What is podiatric sports medicine?
Sports medicine is dedicated to helping athletes of all fitness levels succeed at their chosen activity. Whether you’re a professional athlete or just beginning an exercise routine, chances are that you will benefit from the advice or medical attention from a podiatrist sometime in your athletic pursuits. Sports medicine isn’t just about surgery and repairing sports-related injuries, it is also about injury prevention.
What types of injuries are treated in sports medicine?
Many athletes suffer from similar sports medicine complaints, but whether your injury is common or more obscure, a podiatrist will be able to get you back to your sport as soon as is safely possible. In every sport, from aerobics to cycling to basketball, athletes are subject to overuse and stress injuries. Following is a list of some common sports injuries.
Ankle Sprains and Other Injuries
Athletes who participate in sports that require side-to-side motions, are played in a confined area or on uneven surfaces may be at risk for various ankle injuries. Commonly, ligaments around the ankle are over-stretched or torn, resulting in ankle sprains.
For many ankle injuries, rest, rehabilitation and strengthening exercises will be sufficient treatment, though more severe injuries may require surgery. For more information on ankle sprains, please see the related brochure on the Foot & Ankle Specialists of West Michigan’s web site.
Blisters on the foot are a common complaint for many athletes, and occur due to repeated friction, such as the foot rubbing against a certain place in athletic socks or shoes. While blisters will usually heal within several days after the source of friction is eliminated, they may become infected, requiring medical attention.
Heel pain may be caused by many different conditions resulting from overuse, unaccustomed stress, or injury. For more information on heel pain, please see the related brochure on the Foot & Ankle Specialists of West Michigan’s web site.
Often caused by poorly-fitted athletic shoes, neuromas are pinched nerves in the foot that may cause severe pain and numbness of the inner toes. For more information on neuromas, please see the related brochure on the Foot & Ankle Specialists of West Michigan’s web site.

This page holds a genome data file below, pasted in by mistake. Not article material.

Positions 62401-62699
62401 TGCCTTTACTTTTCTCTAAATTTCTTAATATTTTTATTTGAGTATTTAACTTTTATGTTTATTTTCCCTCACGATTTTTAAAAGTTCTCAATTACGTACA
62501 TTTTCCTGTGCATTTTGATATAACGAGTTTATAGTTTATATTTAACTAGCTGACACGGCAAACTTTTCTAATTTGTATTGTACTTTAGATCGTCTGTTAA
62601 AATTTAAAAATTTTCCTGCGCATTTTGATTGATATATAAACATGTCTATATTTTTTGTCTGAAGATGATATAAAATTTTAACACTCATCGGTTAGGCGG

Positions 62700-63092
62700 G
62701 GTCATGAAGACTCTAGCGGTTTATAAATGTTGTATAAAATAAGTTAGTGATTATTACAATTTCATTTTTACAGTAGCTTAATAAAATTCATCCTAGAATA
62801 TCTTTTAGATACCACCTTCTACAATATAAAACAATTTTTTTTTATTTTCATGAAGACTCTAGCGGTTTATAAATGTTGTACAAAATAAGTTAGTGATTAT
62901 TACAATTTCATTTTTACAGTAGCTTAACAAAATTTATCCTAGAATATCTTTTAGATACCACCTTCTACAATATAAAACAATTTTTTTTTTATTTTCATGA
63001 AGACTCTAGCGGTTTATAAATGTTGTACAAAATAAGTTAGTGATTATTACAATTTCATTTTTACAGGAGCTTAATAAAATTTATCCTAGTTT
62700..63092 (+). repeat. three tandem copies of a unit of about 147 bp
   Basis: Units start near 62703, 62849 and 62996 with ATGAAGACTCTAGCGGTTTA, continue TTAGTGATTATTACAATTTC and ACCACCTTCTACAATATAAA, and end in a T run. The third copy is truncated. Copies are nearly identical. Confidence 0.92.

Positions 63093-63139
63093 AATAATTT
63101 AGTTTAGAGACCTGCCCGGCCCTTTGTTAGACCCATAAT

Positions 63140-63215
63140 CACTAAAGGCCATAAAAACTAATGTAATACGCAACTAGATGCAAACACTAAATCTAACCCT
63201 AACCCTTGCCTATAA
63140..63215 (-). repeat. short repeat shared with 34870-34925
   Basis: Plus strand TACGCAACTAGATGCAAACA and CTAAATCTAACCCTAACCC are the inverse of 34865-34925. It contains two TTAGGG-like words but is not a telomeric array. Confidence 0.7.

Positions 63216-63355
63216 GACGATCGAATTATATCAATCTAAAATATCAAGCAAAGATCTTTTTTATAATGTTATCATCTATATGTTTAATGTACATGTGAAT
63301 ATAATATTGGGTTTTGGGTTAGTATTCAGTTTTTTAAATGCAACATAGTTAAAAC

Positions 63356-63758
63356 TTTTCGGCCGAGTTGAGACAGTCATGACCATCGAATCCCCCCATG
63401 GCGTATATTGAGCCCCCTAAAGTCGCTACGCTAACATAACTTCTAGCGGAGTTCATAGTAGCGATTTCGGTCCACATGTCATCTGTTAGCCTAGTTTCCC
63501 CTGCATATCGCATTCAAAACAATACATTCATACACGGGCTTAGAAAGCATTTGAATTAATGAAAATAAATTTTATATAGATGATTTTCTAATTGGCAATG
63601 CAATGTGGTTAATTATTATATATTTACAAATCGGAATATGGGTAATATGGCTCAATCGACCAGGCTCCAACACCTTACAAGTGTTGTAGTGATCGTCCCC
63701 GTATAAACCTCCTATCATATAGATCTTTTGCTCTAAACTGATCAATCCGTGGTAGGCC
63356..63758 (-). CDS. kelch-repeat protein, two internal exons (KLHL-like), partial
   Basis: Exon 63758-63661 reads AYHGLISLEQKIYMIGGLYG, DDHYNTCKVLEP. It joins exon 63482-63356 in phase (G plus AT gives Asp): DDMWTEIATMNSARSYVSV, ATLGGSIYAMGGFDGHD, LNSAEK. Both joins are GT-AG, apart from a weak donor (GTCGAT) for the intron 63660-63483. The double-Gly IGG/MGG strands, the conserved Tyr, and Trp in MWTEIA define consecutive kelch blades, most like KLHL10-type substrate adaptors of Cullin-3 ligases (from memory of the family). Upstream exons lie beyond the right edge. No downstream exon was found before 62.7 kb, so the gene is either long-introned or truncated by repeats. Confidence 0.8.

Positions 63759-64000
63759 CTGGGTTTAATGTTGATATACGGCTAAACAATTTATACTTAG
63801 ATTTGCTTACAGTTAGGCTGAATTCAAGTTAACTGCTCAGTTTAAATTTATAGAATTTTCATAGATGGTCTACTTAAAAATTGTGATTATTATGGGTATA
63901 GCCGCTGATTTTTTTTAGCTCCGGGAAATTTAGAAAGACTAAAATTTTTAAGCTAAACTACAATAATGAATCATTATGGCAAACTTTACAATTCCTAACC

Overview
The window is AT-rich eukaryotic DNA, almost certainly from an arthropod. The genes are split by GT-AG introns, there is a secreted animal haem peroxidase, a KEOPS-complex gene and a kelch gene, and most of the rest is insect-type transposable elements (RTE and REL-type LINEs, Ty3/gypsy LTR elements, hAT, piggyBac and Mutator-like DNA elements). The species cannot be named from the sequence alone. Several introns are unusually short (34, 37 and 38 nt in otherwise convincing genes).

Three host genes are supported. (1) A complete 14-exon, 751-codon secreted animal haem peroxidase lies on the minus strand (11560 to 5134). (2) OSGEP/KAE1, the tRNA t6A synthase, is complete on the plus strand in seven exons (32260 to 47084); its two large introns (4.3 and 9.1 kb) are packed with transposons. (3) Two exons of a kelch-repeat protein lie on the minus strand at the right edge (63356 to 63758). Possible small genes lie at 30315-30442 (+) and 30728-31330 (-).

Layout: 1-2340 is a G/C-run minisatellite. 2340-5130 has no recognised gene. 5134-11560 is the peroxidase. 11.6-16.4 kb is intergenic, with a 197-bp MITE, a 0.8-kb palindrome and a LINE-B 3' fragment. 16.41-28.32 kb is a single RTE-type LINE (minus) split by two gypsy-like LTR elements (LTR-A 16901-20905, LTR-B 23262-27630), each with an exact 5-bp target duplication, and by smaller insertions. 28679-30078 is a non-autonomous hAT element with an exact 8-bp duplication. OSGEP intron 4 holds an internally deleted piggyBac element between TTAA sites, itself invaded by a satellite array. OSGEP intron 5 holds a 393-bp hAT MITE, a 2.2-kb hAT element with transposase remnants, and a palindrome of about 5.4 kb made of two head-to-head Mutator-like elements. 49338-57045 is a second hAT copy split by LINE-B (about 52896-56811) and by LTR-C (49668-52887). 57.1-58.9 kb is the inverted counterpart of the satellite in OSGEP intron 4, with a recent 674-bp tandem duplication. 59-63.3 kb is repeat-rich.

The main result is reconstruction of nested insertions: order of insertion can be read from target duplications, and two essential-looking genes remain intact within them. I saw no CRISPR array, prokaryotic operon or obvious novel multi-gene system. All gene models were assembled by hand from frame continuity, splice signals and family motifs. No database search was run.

The plantar fascia is a thick band of tissue on the bottom of the foot that is vulnerable to injury and inflammation, leading to plantar fasciitis. Runners and other athletes are vulnerable to this condition, also known as “heel-spur syndrome.” For more information on plantar fasciitis, please see the related brochure on the Foot & Ankle Specialists of West Michigan’s web site.
Sinus Tarsi Syndrome
Sinus tarsi syndrome is characterized by pain and a feeling of instability in the area on the outside of the foot between the heel and the ankle bone, and is often caused by an ankle sprain. With sinus tarsi syndrome, uneven surfaces may be difficult to walk on. A podiatrist may diagnose sinus tarsi syndrome with x-rays, a bone scan, computed tomography (CT) scan or a magnetic resonance imaging (MRI) evaluation, and may treat this condition with anti-inflammatory medication, stable shoes, a period of immobilization, ankle sleeve or corrective shoe inserts.
Probably the most common injury for aerobics instructors, stress fractures are caused by poor shoe selection, hard surfaces, and overuse. As compared with men, women are more likely to develop stress fractures—usually in the lesser metatarsal bones. When swelling and pain occur, seeing a podiatrist for x-ray evaluation and early treatment can prevent a disabling injury.
Weekend or brand-new athletes may be prone to tendonitis, or swelling of the tendon, in the ankle, foot, or the Achilles tendon. Since this potentially painful condition may be difficult to treat, it is important to get medical attention at the first sign of pain. For more information on tendonitis, please see the related brochure on the Foot & Ankle Specialists of West Michigan’s web site.
Treating sports injuries
As discussed above, treatment for sports injuries may vary depending of specific injury, severity, and personal medical history. Your podiatrist will be able to prescribe a course of treatment best suited to your needs.